[Correspondent’s tip: Scroll down five pages to the Table of Contents (pg. v) of the report, “Getting to Neutral: Options for Negative Carbon Emissions in California [pdf],” and click on links to the executive summary and the ten chapters.]
“The LLNL study finds that, not only is carbon neutrality possible, but that California can once again be a global climate leader by demonstrating how to remove significant amounts of CO2 from the atmosphere,” states the press release (source article) for the federal laboratory, which is managed by Lawrence Livermore National Security, LLC for the U.S. Department of Energy’s National Nuclear Security Administration. The report was funded by the Livermore Lab Foundation with grant support from the ClimateWorks Foundation.
“Our findings give us confidence that this combination of negative emissions technologies and the state’s existing ambitions put the finish line in reach for California,” said Roger Aines, LLNL’s Energy Program chief scientist and the lead on the project.
Negative emissions strategy based on three pillars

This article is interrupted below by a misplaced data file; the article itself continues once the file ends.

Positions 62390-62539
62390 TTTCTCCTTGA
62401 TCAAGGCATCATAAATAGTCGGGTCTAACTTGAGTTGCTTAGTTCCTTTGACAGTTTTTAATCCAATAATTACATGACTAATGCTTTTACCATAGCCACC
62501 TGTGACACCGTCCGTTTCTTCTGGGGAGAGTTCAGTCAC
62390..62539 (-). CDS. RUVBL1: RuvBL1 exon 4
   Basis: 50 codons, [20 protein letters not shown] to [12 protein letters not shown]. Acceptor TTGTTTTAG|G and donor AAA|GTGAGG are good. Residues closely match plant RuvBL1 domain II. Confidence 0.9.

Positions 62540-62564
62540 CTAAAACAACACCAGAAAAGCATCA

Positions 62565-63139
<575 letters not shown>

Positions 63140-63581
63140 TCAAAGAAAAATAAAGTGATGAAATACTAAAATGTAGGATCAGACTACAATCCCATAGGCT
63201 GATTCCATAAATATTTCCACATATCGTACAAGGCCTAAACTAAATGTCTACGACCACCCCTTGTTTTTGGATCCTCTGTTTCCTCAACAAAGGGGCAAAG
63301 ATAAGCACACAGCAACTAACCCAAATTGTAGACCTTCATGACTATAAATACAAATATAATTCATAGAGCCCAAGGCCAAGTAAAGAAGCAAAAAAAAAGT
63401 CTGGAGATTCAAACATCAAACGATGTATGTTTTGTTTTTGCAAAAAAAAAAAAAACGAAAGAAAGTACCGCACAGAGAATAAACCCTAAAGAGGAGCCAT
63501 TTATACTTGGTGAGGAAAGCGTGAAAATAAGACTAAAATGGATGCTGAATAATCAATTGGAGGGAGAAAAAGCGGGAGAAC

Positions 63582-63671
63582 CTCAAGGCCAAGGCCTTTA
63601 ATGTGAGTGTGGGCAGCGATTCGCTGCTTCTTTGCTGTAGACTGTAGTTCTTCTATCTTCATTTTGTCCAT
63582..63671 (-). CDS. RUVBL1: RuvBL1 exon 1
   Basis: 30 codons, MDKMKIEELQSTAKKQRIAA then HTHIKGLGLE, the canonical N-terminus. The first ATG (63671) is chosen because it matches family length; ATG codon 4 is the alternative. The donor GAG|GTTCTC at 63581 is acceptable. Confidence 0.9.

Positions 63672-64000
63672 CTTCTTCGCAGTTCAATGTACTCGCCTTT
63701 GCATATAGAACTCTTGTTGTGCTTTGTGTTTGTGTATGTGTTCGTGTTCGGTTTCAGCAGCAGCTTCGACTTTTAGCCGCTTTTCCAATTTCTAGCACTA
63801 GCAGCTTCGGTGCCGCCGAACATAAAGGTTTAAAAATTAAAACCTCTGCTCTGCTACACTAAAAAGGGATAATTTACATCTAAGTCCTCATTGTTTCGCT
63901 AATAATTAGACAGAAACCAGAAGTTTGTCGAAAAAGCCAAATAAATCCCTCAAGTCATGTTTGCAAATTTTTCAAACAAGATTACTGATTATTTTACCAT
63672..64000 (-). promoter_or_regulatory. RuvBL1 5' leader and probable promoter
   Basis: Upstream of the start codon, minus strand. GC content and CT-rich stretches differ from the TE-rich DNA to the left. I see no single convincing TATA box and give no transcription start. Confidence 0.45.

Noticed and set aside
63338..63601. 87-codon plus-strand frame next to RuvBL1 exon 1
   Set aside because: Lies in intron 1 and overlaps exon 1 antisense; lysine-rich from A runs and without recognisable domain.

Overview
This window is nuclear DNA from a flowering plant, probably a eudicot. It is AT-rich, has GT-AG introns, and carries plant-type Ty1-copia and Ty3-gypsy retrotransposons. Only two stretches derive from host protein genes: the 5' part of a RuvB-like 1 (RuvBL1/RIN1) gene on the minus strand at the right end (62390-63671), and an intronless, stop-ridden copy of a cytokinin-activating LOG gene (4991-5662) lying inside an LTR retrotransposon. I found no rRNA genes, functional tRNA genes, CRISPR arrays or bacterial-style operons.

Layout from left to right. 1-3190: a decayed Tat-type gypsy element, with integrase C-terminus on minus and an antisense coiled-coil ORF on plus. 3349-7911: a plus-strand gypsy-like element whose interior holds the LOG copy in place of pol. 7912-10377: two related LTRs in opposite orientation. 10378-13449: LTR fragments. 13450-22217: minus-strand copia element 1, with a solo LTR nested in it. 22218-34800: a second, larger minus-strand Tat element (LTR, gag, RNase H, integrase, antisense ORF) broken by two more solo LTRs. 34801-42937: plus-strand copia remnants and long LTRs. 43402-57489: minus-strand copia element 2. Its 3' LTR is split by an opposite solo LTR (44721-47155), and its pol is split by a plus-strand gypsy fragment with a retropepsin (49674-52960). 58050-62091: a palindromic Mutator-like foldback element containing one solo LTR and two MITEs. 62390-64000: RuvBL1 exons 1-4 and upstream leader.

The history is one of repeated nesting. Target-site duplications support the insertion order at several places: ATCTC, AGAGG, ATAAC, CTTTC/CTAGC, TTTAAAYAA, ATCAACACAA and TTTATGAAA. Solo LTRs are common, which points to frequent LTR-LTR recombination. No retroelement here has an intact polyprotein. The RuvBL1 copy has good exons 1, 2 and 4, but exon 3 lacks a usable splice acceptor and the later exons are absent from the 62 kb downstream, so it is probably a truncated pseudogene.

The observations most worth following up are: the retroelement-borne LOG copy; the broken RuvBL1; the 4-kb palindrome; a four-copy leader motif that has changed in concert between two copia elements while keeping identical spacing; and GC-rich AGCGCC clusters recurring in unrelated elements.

The goal of the researchers was to show how to achieve 125 million tons of negative emissions, or carbon dioxide removal, per year. They assessed the feasibility and cost of more than 50 negative emissions pathways.
From the executive summary:
We selected the lowest cost and most productive pathways to create a negative emissions strategy that has three pillars (Figure ES-2):
1. Capture and store as much carbon as possible through better management of natural and working lands [also called carbon sinks].
2. Convert waste biomass to fuels and store the CO2 [referred to as bioenergy with carbon capture and storage or sequestration]
3. Remove CO2 directly from the air using purpose-built machines and store the CO2 [e.g., Carbon Engineering facility in British Columbia].
Negative emissions vs. avoided emissions